Part of the process of adopting is feeling a sense of 'entitlement' to be a parent. I felt I couldn't just become a mother, I had to earn the right to be one. As I now watch him grow into a young man, I feel proud of what a remarkable individual he has become. And like any other parent, I can also take some credit for that too.
How I Met My Son: A Journey Through Adoption by Rosalind Powell (Blink Publishing) is out now.
Photo: Trevor Leighton
By Rosalind Powell
That was a lovely read. I love that your son called you both Harry.
However, yet another guest post clearly bought and paid for, advertising a book. Shame really.
Hello, just to confirm that we thought this was a really interesting topic so we asked the author to write the guest blog - no payment was involved.
Lovely post, OP you write with lovely insight.
Thanks for sharing - I used to work as an admin assistant in a council family services dept an one of my jobs was to type up adoption applications. I still think of the hopeful parents to be and the children that needed them and their love. I have the utmost respect for those who adopt - it seems such a tough process. So it is nice to see a happy example.
We as a family of four adopted our foster child. She completed us and we adore her beyond words, especially beyond words like 'adopted' 'not her real family' etc
Thanks Kiran, agree it is a lovely post on a worthwhile subject. Think I was still twitching from that nonsense guest post the other day about how we're making our children unhappy...
Ace. I am adopted and you do get weird comments but you sound like great parents.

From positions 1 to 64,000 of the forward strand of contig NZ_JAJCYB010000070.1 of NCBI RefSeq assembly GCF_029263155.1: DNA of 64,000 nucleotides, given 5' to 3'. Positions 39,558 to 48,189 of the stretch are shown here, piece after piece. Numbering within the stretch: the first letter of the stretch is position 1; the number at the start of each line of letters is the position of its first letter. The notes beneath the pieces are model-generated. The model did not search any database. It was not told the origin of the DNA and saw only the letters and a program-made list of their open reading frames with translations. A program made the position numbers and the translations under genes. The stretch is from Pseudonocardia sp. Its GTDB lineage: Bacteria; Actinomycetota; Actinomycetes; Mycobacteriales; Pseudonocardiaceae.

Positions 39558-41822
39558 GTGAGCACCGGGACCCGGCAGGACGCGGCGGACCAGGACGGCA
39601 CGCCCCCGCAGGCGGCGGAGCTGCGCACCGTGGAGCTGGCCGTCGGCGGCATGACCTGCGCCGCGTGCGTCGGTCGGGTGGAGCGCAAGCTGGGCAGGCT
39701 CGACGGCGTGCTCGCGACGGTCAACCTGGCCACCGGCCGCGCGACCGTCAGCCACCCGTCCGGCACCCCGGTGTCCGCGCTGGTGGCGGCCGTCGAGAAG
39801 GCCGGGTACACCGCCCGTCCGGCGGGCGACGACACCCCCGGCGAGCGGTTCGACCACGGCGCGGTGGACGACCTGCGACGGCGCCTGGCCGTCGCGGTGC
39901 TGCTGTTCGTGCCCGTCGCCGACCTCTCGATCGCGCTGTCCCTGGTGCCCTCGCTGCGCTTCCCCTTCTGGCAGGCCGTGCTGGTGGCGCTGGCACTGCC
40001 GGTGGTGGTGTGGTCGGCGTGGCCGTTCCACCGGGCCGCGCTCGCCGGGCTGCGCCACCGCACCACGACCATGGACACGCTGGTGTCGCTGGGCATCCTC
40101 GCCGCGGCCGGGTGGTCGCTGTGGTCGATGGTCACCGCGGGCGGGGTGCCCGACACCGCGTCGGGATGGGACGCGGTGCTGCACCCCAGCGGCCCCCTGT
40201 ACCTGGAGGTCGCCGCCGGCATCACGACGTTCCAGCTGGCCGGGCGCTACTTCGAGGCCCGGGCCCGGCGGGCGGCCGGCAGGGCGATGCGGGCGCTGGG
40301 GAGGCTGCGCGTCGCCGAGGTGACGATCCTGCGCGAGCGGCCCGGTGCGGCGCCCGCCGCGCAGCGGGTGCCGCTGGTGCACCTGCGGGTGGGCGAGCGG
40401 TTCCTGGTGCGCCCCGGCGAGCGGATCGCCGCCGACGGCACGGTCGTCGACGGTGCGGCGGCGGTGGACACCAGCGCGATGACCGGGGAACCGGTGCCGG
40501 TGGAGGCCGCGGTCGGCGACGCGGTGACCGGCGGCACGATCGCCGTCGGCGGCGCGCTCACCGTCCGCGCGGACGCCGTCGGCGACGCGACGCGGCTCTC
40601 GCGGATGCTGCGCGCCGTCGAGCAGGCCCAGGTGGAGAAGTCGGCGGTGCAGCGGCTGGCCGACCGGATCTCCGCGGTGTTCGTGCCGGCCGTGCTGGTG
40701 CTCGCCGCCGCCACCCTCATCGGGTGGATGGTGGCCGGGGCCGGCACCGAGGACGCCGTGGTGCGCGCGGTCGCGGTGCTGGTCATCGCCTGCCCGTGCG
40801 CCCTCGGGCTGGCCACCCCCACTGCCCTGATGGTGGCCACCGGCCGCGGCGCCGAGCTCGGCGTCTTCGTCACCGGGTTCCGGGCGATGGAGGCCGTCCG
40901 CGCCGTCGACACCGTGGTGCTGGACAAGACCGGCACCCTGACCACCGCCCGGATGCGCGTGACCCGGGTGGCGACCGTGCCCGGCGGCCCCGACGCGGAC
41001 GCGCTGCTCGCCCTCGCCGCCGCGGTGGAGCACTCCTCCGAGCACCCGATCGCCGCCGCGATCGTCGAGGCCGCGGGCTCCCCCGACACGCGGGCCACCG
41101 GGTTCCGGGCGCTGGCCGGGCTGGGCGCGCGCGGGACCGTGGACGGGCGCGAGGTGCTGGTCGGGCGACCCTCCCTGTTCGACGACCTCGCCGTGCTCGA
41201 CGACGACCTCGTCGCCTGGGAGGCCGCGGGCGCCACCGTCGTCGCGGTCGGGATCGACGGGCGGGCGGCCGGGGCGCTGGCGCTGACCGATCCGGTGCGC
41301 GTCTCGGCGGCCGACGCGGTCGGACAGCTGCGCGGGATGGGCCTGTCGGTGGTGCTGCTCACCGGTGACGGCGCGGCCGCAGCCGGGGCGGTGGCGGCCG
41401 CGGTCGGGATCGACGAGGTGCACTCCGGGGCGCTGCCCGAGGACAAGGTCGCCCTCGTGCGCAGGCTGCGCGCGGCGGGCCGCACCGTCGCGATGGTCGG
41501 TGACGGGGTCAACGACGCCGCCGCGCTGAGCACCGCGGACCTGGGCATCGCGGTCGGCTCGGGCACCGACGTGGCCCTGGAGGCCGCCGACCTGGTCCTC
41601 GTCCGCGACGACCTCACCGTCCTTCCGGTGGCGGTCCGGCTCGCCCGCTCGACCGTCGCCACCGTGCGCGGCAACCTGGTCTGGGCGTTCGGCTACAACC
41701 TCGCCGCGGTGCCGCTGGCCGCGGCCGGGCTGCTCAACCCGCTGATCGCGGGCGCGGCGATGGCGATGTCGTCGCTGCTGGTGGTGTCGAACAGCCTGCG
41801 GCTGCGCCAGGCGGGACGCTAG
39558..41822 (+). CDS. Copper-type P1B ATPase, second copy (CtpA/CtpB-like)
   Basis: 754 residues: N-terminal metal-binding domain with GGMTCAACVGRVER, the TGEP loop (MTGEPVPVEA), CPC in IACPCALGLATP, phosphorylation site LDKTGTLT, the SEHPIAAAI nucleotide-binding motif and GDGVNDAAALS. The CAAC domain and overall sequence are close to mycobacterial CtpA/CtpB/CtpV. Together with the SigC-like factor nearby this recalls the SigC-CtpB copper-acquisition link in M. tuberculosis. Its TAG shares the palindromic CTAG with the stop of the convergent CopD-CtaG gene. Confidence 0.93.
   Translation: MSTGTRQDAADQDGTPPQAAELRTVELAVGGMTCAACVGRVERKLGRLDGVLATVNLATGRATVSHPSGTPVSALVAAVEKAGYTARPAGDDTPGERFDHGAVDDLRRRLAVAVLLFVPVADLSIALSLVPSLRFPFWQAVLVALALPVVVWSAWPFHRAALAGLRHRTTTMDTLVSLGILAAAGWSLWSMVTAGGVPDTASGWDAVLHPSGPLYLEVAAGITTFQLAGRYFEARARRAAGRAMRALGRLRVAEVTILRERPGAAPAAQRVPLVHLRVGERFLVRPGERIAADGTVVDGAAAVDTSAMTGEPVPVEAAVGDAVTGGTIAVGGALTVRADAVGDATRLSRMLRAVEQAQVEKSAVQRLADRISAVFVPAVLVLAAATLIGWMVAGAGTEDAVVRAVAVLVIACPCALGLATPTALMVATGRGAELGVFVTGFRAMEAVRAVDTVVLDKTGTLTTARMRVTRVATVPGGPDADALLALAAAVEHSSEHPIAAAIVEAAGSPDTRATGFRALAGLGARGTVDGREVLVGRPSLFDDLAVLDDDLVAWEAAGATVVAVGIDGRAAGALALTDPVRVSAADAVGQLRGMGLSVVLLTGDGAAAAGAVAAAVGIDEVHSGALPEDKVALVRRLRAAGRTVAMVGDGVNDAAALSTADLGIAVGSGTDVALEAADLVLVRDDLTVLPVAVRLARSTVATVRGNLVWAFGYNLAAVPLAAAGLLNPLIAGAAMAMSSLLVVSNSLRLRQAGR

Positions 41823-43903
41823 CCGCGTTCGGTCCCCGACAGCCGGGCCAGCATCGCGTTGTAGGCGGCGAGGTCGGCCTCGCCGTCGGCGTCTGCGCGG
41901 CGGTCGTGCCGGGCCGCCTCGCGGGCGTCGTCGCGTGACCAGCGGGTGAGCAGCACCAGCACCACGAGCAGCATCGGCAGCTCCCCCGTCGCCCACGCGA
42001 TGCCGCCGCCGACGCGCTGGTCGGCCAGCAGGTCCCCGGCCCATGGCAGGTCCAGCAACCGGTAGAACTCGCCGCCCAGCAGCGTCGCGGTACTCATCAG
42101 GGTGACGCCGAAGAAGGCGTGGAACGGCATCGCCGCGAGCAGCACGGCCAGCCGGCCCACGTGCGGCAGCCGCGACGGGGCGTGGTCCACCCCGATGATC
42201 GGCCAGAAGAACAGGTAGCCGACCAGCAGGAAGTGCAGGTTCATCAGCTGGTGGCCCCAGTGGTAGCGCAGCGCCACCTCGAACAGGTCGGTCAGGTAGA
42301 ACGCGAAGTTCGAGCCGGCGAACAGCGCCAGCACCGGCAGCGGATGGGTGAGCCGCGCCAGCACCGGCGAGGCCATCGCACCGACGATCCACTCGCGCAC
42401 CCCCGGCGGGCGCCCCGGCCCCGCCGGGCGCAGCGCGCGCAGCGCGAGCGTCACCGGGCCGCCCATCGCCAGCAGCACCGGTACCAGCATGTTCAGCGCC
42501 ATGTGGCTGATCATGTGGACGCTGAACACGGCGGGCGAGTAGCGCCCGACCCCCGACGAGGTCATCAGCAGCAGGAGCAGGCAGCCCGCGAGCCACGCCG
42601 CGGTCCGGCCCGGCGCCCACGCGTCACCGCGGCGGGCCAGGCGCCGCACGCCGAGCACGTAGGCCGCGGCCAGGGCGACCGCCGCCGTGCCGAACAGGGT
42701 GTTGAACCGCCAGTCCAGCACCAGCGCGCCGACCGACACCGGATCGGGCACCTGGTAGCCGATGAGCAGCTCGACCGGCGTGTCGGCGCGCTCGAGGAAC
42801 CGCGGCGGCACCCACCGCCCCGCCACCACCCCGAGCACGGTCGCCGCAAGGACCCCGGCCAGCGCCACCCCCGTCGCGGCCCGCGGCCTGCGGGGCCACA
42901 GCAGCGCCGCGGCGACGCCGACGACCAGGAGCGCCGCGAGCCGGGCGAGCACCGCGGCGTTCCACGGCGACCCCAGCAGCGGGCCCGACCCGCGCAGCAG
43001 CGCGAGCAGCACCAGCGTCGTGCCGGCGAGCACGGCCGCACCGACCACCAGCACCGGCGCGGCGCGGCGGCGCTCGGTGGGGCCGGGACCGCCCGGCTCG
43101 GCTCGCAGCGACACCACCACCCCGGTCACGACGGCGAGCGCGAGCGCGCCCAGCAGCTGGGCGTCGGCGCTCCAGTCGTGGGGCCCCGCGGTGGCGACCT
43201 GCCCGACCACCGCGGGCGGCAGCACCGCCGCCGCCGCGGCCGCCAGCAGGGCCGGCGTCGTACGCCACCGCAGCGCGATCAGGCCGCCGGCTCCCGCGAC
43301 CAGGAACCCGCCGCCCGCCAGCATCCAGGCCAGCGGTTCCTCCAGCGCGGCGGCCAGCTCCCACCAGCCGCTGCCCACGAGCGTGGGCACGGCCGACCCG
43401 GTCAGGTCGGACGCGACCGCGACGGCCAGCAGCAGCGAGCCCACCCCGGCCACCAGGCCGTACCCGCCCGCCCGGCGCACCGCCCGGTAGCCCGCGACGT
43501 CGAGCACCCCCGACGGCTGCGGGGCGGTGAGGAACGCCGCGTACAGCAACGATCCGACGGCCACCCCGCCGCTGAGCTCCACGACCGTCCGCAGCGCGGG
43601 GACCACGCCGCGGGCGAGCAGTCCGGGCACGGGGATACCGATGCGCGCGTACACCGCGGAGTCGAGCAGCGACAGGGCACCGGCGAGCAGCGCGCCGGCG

We adopted siblings just over a year ago. It's been so, so tough but thankfully we are now seeing the benefit of our patience, love and care. Our DD mourned the loss of her foster carer as the only mum she'd known for 2 years so much she refused to accept me for a long time.
I probably would have told you I loved them and I certainly tried to, but now I understand what others mean by that overwhelming love for your children. I feel it for them both and they are showing that they love us back more and more every day.
The fact that they were 3 and 5 when we adopted them, were siblings, had behavioural problems and had been in care for 2+ years seemed to put them in the category of not being able to find a family.
Thank goodness they found us. I couldn't imagine my life without them.
Cabawill, that sounds so lovely..
I admire you.
Adopting siblings is something I often think about..as my research has shown they are often among the ones (along with teenagers) least likely to get adopted. Or they get separated....
Hopefully, in the near future..
I have a five year old and I am currently expecting. But I want more kids and have always thought to complete my family through adopting.
We are due to go to panel in a couple of months and are really hoping to adopt siblings, it's good to hear real life stories and help us understand what to expect
Very best wishes.
Two sets of friends have each adopted three siblings, and at least one if each trio has learning issues.
But you never saw such happy families, even if the parents are exhausted: 0-3 in 30 seconds. And lovely children. Brings tears to the eyes.
we thought this was a really interesting topic so we asked the author to write the guest blog - no payment was involved
Why the bloody hell not?! So mumsnet is yet another profitable website who thinks authors can pay the mortgage through 'exposure'. They need to make a living too. This is really shoddy practice in an area where you ought to be setting a good example. Shame on you!
zoe isn't it fairly industry standard that when someone is promoting their book they don't ask for payment for promotion? Like book signings, book tours. This is no different, promotion means sales. Mumsnet was probably approached by this author, MN thought the content was relevant to their audience and gave the author a free platform for promotion of her book.
It's a poignant and relevant post and I think very well chosen by MN.
Well, Kiran said 'we asked the author to write the guest blog'. I get the promotion thing, but if you ask for content, imo you pay for it. Also, the guest blog isn't always written by someone with a book to promote, afaik? At a guess, the guest bloggers are therefore doing it for 'exposure'. Only in the creative arts is that considered a fair exchange for time and expertise - you try telling your plumber that you'll recommend them far and wide to your friends and relations, and that that should be payment enough for them fixing your sink